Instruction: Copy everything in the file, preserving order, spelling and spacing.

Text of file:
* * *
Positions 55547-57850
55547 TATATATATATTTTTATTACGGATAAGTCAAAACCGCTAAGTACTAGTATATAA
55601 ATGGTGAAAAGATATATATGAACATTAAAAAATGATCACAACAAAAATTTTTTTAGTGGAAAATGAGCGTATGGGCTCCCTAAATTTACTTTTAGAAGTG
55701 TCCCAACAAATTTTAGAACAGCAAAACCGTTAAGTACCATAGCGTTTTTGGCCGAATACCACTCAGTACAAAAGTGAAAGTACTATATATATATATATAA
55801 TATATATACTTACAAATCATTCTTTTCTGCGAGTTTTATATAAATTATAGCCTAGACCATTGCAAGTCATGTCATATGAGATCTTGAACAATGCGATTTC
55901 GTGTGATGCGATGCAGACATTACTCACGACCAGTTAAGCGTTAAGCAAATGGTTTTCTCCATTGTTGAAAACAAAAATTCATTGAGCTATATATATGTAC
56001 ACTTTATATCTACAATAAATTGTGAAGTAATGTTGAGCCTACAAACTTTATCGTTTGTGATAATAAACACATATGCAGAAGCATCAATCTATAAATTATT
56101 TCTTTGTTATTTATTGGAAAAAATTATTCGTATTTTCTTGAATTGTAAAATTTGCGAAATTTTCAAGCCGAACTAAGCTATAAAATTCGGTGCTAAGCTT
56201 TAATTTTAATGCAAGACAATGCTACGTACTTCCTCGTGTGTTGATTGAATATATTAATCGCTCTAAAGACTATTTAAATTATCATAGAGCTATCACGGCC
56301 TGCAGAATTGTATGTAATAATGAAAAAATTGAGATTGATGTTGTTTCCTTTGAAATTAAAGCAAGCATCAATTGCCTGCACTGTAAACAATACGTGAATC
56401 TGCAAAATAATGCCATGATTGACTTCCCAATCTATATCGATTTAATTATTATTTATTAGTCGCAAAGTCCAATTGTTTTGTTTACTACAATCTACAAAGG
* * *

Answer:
Positions 55547-57850
55547 TATATATATATTTTTATTACGGATAAGTCAAAACCGCTAAGTACTAGTATATAA
55601 ATGGTGAAAAGATATATATGAACATTAAAAAATGATCACAACAAAAATTTTTTTAGTGGAAAATGAGCGTATGGGCTCCCTAAATTTACTTTTAGAAGTG
55701 TCCCAACAAATTTTAGAACAGCAAAACCGTTAAGTACCATAGCGTTTTTGGCCGAATACCACTCAGTACAAAAGTGAAAGTACTATATATATATATATAA
55801 TATATATACTTACAAATCATTCTTTTCTGCGAGTTTTATATAAATTATAGCCTAGACCATTGCAAGTCATGTCATATGAGATCTTGAACAATGCGATTTC
55901 GTGTGATGCGATGCAGACATTACTCACGACCAGTTAAGCGTTAAGCAAATGGTTTTCTCCATTGTTGAAAACAAAAATTCATTGAGCTATATATATGTAC
56001 ACTTTATATCTACAATAAATTGTGAAGTAATGTTGAGCCTACAAACTTTATCGTTTGTGATAATAAACACATATGCAGAAGCATCAATCTATAAATTATT
56101 TCTTTGTTATTTATTGGAAAAAATTATTCGTATTTTCTTGAATTGTAAAATTTGCGAAATTTTCAAGCCGAACTAAGCTATAAAATTCGGTGCTAAGCTT
56201 TAATTTTAATGCAAGACAATGCTACGTACTTCCTCGTGTGTTGATTGAATATATTAATCGCTCTAAAGACTATTTAAATTATCATAGAGCTATCACGGCC
56301 TGCAGAATTGTATGTAATAATGAAAAAATTGAGATTGATGTTGTTTCCTTTGAAATTAAAGCAAGCATCAATTGCCTGCACTGTAAACAATACGTGAATC
56401 TGCAAAATAATGCCATGATTGACTTCCCAATCTATATCGATTTAATTATTATTTATTAGTCGCAAAGTCCAATTGTTTTGTTTACTACAATCTACAAAGG